The headline-grabbing announcement from the March Budget was the abolition of the lifetime pension allowance. However, this may not be quite as advantageous for higher paid individuals as some reporting suggests. The other pension changes announced in the Budget should help less well-off taxpayers with their retirement planning.
The lifetime allowance (LTA), which previously set a maximum of tax relievable pension savings an individual could hold during their lifetime, has effectively been abolished from 6 April 2023 with the disappearance of the LTA charge. The allowance had been £1,073,100 since April 2020.
The Chancellor took this step due to longstanding concerns that the LTA had created a pensions trap for higher earning professionals over the age of 50 – such as NHS consultants and lawyers – who have been retiring early once reaching the limit for their pension savings.
The reason the abolition may not be quite as advantageous as suggested is because of what has not changed:
- Pension saving is particularly beneficial if the rate of tax relief on contributions going in is higher than the tax rate payable on the pension coming out on retirement. The ability to take a 25% tax-free lump sum greatly helps in this equation, but the tax-free amount has now been fixed at £268,275, which is 25% of the most recent lifetime allowance. It could be higher if the lifetime allowance has previously been protected.
- Although there is now no maximum to the amount of pension savings that can be built up during a person’s lifetime and then passed on to descendants free of inheritance tax (IHT), this is not the complete picture.
- Death benefits only pass completely tax-free on death before age 75, and – with the wealthy having longer life expectancy – this will be the exception rather than the rule.
- For deaths occurring on or after age 75, death benefits are normally taxed as pension income in the hands of the recipient. Although some planning is possible here, the tax rate is going to be 45% if pension savings are substantial, higher than the 40% rate of IHT payable on death.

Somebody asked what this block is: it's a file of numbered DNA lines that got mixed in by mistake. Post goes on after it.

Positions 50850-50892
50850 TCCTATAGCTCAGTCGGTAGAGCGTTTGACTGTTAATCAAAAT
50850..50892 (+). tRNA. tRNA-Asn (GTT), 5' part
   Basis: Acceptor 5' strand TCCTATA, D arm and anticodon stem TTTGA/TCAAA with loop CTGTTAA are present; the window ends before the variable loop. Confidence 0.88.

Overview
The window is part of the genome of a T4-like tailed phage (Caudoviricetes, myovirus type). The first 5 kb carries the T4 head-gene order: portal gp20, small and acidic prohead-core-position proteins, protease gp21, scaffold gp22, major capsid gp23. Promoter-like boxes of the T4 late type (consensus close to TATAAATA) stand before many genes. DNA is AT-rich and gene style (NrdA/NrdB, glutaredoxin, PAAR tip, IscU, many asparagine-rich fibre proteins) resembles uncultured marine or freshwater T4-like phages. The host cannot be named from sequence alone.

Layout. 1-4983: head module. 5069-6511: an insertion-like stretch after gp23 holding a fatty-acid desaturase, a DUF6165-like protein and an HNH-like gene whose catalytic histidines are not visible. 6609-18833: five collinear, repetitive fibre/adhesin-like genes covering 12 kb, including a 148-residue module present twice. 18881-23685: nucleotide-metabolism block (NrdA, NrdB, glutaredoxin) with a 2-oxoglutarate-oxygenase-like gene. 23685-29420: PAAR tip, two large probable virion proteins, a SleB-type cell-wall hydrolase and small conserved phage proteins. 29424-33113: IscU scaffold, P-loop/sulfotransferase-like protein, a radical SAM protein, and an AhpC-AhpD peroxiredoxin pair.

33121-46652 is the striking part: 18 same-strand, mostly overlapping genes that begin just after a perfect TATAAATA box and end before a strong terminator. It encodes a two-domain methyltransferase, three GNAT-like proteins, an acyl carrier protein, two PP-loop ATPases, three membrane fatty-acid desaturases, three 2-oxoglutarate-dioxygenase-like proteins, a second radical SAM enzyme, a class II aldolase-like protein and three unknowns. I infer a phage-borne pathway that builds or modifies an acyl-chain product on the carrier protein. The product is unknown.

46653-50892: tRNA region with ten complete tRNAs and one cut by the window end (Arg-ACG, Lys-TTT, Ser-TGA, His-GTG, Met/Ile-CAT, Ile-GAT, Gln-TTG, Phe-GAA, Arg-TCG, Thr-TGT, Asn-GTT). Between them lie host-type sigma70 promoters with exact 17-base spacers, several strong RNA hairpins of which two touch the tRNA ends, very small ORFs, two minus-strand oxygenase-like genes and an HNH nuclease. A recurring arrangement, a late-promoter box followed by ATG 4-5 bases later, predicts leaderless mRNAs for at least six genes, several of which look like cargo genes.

Be warned that when it comes to long-term pension planning, this is an area of tax which sees change every few years. An election is less than two years away, and the Labour party has said they will reinstate the lifetime allowance.
The annual allowance has been increased from £40,000 to £60,000. Pension contributions are often only made to eliminate higher or additional rate tax liabilities, and covering the 60% charge when the personal allowance is tapered away is particularly beneficial.
The uplift will help any self-employed people who can see wide fluctuations in income from one year to the next.
For example, a self-employed person with anticipated profits of £150,000 for 2023/24 will now be able to make a pension contribution of £50,000, with £25,140 of this benefiting from 60% tax relief, and the remainder at 45%.
However, the problem – as always – is forecasting profits before the pension contribution deadline of 5 April.
Money purchase annual allowance
The money purchase annual allowance has been increased from £4,000 to £10,000. This increase could benefit those who have taken funds out of their pension pot to help pay for the rising cost of living. Previously, they would have only been able to rebuild their pension savings by investing a maximum of £4,000 annually but can now save £10,000 if they can afford to do so.
Anyone who has had to dip into their pension savings will be also pleased that it looks as if the plan to bring forward a rise to the State pension age to 68 has been postponed for now.